Professionally, I am the Development Coordinator at IMPACT of Southern Arizona which is an amazing organization that I am proud to be a part of (www.impactsoaz.org). Working for an organization that reinvests $2.5 million dollars into the community each year helping people pursue an enhanced quality of life is a meaningful work that really ties perfectly with my community involvement. As the President of AAUW Tucson, I work to connect women with resources and opportunities to help them be successful in their lives and careers - through seminars on negotiating pay raises and working on key pieces of legislature among many things.


I serve as the Communications Chair for the Emerging Leaders Council of the Tucson Metro Chamber where we stay up front on important local issues while receiving mentorship from C-suite level individuals in the community. This mentorship has changed my life, viewpoint, and future career paths to come I'm sure. I proudly serve on the Board of Directors for Junior Achievement of Southern Arizona which is financial literacy and entrepreneurial skills in our elementary - high schools. Financial literacy is a Passion of mine and I encourage everyone to have a plan for the future. I am working on walking the walk, not just talking the talk and hope that I can leave a legacy behind for my baby girl.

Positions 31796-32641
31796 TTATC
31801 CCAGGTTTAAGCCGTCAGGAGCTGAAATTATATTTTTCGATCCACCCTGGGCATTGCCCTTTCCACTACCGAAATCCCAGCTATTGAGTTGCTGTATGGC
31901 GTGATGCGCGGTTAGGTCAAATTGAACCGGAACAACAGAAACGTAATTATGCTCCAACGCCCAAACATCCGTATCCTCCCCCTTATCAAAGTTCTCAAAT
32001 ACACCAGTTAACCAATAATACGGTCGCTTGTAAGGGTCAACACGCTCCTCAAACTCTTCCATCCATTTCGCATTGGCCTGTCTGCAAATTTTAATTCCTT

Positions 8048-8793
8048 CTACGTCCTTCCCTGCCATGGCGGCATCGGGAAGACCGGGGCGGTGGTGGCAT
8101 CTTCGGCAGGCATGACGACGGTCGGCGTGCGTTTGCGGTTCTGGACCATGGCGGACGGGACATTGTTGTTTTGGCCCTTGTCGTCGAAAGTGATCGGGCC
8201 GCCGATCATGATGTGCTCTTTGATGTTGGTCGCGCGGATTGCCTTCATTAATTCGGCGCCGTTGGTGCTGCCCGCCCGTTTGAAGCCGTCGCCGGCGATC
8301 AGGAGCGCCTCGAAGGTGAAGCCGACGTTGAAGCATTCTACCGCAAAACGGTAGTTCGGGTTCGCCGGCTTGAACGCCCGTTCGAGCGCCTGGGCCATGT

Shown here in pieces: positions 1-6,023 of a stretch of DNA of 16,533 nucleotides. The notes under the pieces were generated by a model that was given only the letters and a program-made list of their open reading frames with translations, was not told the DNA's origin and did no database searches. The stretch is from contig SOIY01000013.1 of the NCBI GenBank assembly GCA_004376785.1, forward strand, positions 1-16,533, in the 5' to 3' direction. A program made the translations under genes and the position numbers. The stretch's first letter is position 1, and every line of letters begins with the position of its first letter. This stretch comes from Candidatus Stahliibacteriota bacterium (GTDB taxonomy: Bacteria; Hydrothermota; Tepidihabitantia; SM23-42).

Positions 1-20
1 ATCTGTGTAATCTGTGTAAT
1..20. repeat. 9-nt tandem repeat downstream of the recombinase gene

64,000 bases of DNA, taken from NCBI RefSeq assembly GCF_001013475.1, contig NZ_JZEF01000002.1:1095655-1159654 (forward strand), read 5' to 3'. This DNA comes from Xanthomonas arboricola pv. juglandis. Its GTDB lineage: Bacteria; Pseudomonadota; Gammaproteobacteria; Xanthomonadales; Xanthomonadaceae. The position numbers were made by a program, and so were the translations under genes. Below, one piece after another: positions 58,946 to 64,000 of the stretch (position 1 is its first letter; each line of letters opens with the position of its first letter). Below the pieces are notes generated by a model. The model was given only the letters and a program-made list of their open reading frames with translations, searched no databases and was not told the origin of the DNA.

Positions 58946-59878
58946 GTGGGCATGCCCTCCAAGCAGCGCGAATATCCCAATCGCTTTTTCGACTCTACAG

Jessica: What are you curious about right now.


Diana: I'm curious about what the world will look like when Danica gets older. If anything has changed, if any of the things that we have been working on will move the needle and make a difference, or  if it will just be all out anarchy by then and you know at least we enjoyed our time while we were here. But I'm just really curious what life will look like as we get further, I'm a futuristic person, I like to think forward but I'm very realistic, living in the now, and just that thought of what it'll look like when Danica gets older and what, you know, politics will look like, education, our economic development, what the country will look like.

Jessica: Who are three women that have been the most influential on you?


Diana: You know, obviously my mom, she was a single mom and I definitely got my work ethic from her. I've been working since I was 13, usually at jobs with her, and she just always worked, she was always taking pictures, even when she was working out in jobs, my dad was retired when they were married, so my mom was always the one that worked and I'd go with her to random jobs, and she just always just kept going. I don't think she ever had the intention of owning the business she has today or running one and doing what she is with real estate photography but she does it all on her own. She manages it entirely, and does a very good job in it so, you know, she's obviously been a big influence.


I've got some big mentors in my life, Stephanie Bermudez would be one of them. We worked together when I very first came back from college so we connected before I was even here. She left where we worked, and took off like a butterfly and really brought me into a lot of the things I'm involved in today, Tucson young professionals being the big one, so that was kind of my first step into professional and community involvement at the level that I wound up going. And it was because of her I also went and ran the Young Entrepreneurs Academy with her, and we would circle back around. And we do that. We have this habit of coming back around and meeting at really impactful times in our lives and helping each other so she's a big one.